We think of the consequences of our actions as their own rewards and punishments, but only by taking into account the fact that all inherent talent can be improved by or wasted by our behaviors. But in this case there is nothing for the government to do. The environment does all the work.

If we truly couldn't modify our inherent talents then I don't think we would view consequences as rewards and punishments. The precise reason being that the whole purpose of our brains viewing things this way is in order to learn new behaviors. If we were truly beings that could not modify our behaviors then we couldn't learn and there would be no need for learning from our actions. Both rewards and punishments would be ineffective. Thus they wouldn't "feel" like either rewards or punishments.

There are good arguments for taxing those who make more a higher amount and even a proportionally higher amount but this isn't one of them, and they are not based on genetic luck.

Same Mistake but Different "Final Solution"


But in this case there is nothing for the government to do. The environment does all the work.

Also along these lines. Both the Nazi and the Liberal make the same mistake here. The Nazi views the Jew as genetically inferior and then goes out of his way to punish this inferiority (with the death penalty), while rewarding the genetically pure Germans with the spoils stolen from the Jew.

However, natural selection already takes care of this. If the Jews were truly inferior then they would be no need to worry, the environment would take care of it.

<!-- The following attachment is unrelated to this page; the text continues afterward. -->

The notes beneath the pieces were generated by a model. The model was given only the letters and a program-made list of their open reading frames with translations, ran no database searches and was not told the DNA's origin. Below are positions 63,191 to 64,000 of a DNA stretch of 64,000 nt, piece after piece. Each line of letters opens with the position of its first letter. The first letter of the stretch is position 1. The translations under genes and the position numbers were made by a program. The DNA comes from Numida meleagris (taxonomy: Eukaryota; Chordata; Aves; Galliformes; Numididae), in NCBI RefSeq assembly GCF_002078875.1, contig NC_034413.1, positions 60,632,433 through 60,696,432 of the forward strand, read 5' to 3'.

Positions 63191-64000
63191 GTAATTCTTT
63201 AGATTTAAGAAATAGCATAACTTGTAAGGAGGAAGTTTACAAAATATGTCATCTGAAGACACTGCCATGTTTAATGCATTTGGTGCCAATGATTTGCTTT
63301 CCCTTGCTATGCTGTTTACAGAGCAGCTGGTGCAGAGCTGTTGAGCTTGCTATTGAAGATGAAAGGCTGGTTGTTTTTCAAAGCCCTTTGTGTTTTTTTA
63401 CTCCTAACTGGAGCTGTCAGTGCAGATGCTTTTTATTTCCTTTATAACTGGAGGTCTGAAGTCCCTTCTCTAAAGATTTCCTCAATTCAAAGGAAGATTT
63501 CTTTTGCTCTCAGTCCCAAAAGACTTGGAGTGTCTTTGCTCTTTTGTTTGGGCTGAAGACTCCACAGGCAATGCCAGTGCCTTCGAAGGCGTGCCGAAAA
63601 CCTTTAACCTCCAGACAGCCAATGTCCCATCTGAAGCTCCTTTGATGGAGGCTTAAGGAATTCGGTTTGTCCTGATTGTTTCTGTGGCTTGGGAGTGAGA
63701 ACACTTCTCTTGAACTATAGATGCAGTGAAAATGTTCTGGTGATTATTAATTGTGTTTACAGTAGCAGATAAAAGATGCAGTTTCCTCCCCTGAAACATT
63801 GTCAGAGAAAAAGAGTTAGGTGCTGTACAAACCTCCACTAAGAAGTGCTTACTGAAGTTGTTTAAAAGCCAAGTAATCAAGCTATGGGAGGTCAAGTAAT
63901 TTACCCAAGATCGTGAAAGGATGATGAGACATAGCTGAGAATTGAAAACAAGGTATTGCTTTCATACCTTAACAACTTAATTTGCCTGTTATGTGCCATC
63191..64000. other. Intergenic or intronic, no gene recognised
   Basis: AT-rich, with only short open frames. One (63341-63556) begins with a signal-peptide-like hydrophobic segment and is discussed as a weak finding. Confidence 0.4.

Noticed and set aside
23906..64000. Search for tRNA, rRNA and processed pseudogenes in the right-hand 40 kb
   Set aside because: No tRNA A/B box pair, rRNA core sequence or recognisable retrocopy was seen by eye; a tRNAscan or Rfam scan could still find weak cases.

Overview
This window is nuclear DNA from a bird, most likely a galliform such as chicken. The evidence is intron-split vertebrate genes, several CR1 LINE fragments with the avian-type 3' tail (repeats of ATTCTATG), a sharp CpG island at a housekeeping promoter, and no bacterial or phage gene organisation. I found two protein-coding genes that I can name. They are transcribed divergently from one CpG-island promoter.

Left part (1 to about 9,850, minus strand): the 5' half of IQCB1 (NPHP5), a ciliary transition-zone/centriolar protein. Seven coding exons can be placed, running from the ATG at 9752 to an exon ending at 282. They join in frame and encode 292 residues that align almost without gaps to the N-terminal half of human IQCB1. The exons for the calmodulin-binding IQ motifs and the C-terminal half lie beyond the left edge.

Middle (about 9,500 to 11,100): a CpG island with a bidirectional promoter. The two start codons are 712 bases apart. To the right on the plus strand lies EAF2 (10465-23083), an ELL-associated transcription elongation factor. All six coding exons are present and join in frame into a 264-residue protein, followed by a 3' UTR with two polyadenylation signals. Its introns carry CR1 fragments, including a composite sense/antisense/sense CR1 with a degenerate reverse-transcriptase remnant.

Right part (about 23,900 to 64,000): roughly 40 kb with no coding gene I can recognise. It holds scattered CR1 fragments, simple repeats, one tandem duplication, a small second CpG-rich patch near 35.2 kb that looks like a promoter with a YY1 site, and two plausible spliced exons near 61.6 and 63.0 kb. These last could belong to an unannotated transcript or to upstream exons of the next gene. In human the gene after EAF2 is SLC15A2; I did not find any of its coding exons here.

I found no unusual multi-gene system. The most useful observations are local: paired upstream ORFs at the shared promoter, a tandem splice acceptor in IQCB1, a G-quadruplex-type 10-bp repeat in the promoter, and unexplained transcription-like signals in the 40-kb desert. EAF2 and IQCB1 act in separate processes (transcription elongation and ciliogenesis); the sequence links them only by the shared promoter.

Some liberals make this mistake in reverse. They seem to think there is something that needs adjusting here, but in reverse. They don't think nature is doing the right job, and try to reward the inferior at the expense of the superior, thus punishing the superior.

This only applies to the argument for redistribution based on the unequal distribution of genetic "blessings". Other arguments for redistribution, such as the belief that the rich steal from the poor, do not make this mistake.

I wouldn't even call other arguments "redistribution" arguments. For example, it is just plain more costly to defend large holdings of assets. One could even argue that such defense scales poorly. Thus if government is providing defense as a basic service then the rich (those with greater property holdings) should pay more, and even more proportionally.

Furthermore, one could argue that during times of war an individuals personal contribution as a soldier is far more valuable than just money.

Since this argument is based a supposedly just allocation of fees based on costs it isn't truly an argument for distributing money from the rich to the poor.

I wouldn't even call other

I wouldn't even call other arguments "redistribution" arguments. For example, it is just plain more costly to defend large holdings of assets. One could even argue that such defense scales poorly. Thus if government is providing defense as a basic service then the rich (those with greater property holdings) should pay more, and even more proportionally.